Trips Agreement Full Citation
Since the entry into force of TRIPS, it has been the subject of criticism from developing countries, scientists and non-governmental organizations. While some of this criticism is directed at the WTO in general, many proponents of trade liberalization also see TRIPS as bad policy. The wealth concentration effects of TRIPS (the movement of money from people in developing countries to copyright and patent holders in developed countries) and the imposition of artificial shortages on citizens of countries that would otherwise have weaker intellectual property laws are common bases for such criticism. Other criticisms focused on TRIPS` failure to accelerate the flow of investment and technology to low-income countries, an advantage advanced by WTO members before the agreement was created. World Bank statements indicate that TRIPS has not been able to tangibly accelerate investment in low-income countries, although this has been done for middle-income countries.  The long periods of validity of patents under TRIPS have been examined to indicate that they excessively slow down market entry for generic drug substitutes and competition in the market. In particular, the illegality of preclinical studies or the filing of samples for approval until a patent expires has been held responsible for the growth of a few multinationals and not producers in developing countries. Unlike other intellectual property agreements, TRIPS has an effective enforcement mechanism. States can be disciplined by the WTO dispute settlement mechanism. The 2002 Doha Declaration reaffirmed that the TRIPS Agreement should not prevent members from taking the necessary measures to protect public health.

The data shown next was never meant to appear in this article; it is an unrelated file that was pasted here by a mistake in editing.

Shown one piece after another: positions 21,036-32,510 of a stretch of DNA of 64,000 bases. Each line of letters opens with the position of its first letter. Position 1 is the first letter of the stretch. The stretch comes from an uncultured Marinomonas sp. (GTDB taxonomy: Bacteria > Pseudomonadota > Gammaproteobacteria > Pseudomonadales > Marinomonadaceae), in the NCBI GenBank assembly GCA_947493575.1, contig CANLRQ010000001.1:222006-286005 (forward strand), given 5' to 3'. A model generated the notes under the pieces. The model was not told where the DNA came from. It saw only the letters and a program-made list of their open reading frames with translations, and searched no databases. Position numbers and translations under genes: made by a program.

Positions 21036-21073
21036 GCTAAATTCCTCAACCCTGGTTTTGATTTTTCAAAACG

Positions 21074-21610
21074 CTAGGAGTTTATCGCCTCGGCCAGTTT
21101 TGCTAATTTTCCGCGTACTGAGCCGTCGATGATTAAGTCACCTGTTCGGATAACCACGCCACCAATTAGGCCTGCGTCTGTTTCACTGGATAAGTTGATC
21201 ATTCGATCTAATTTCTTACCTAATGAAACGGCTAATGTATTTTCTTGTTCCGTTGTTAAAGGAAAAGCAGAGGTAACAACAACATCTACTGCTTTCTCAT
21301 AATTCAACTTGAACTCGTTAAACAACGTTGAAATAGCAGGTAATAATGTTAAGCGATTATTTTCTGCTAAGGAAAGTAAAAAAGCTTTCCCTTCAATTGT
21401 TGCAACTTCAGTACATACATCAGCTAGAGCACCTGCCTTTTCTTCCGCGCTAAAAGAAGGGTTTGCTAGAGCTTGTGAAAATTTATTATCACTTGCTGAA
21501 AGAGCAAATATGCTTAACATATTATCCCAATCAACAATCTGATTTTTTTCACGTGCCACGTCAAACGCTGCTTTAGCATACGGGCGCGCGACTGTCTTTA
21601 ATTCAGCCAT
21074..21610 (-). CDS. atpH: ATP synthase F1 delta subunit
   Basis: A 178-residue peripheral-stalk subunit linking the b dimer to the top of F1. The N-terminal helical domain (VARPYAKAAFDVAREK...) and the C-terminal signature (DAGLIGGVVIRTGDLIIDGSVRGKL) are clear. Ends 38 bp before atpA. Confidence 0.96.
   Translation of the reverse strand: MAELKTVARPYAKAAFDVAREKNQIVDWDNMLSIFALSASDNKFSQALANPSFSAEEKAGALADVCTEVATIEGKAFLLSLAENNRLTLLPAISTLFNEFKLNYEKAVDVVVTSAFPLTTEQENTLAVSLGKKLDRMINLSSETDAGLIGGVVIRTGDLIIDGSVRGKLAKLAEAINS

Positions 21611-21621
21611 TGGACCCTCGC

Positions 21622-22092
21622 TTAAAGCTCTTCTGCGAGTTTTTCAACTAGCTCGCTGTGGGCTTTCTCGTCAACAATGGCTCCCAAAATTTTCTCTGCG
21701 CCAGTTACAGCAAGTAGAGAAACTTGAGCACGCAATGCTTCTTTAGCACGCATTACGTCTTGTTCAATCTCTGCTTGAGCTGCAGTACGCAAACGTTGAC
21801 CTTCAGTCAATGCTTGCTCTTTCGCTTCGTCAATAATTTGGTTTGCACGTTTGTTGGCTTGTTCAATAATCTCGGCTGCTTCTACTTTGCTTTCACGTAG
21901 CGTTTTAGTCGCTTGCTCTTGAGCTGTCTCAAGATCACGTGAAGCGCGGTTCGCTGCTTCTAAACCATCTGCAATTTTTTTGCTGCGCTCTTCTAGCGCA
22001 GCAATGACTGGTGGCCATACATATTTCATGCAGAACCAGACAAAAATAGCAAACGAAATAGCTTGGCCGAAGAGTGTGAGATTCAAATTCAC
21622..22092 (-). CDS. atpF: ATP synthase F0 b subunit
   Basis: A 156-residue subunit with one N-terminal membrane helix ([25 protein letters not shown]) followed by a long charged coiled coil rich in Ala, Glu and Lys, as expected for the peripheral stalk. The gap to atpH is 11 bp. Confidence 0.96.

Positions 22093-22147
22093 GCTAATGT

Despite this recognition, less developed countries have argued that flexible TRIPS provisions, such as compulsory licensing, are almost impossible to enforce. Less developed countries, in particular, cited their young domestic manufacturing and technology industries as evidence of the imprecision of the policy. Agreement on Trade-Related Aspects of Intellectual Property Rights (Annex 1C to the Agreement Establishing the World Trade Organization of 15 April 1994); See gattt secretariat, results of the Uruguay Round of multilateral trade negotiations, Legal Texts 365 et seq. (1994), www.wto.org/english/docs_e/legal_e/legal_e.htm#wtoagreement (accessed 25 November 2003). The agreement was also published as part of a house document (H.R. Doc. No. 103-316, point 1 (text begins on page 1320)). You can find a PDF of this document in ProQuest Congressional. The TRIPS Agreement introduced intellectual property rights into the multilateral trading system for the first time and remains the most comprehensive multilateral agreement on intellectual property to date. In 2001, developing countries, concerned about the industrialized countries` insistence on an overly narrow interpretation of TRIPS, launched a round table that resulted in the Doha Declaration.
The Doha Declaration is a WTO declaration that clarifies the scope of TRIPS and, for example, states that TRIPS can and should be interpreted with the aim of ”promoting access to medicines for all”. TRIPS conditions that impose more standards beyond TRIPS were also discussed.  These free trade agreements contain conditions that limit the ability of governments to create competition for generic drug manufacturers. In particular, the United States has been criticized for encouraging protection far beyond the standards imposed by TRIPS. U.S. free trade agreements with Australia, Morocco, and Bahrain have extended patentability by requiring patents to be available for new uses of known products.  The TRIPS Agreement allows for the issuance of compulsory licences at the discretion of a country. The more ad hoc conditions provided for in the free trade agreements between the United States and Australia, Jordan, Singapore and Vietnam have limited the application of compulsory licenses to emergency situations, antitrust measures and cases of non-commercial public use.  The Agreement on Trade-Related Aspects of Intellectual Property Rights (TRIPS) was negotiated between 1986 and 1994 as part of the Uruguay Round of the General Agreement on Tariffs and Trade (GATT), which resulted in the creation of the World Trade Organization (WTO). . .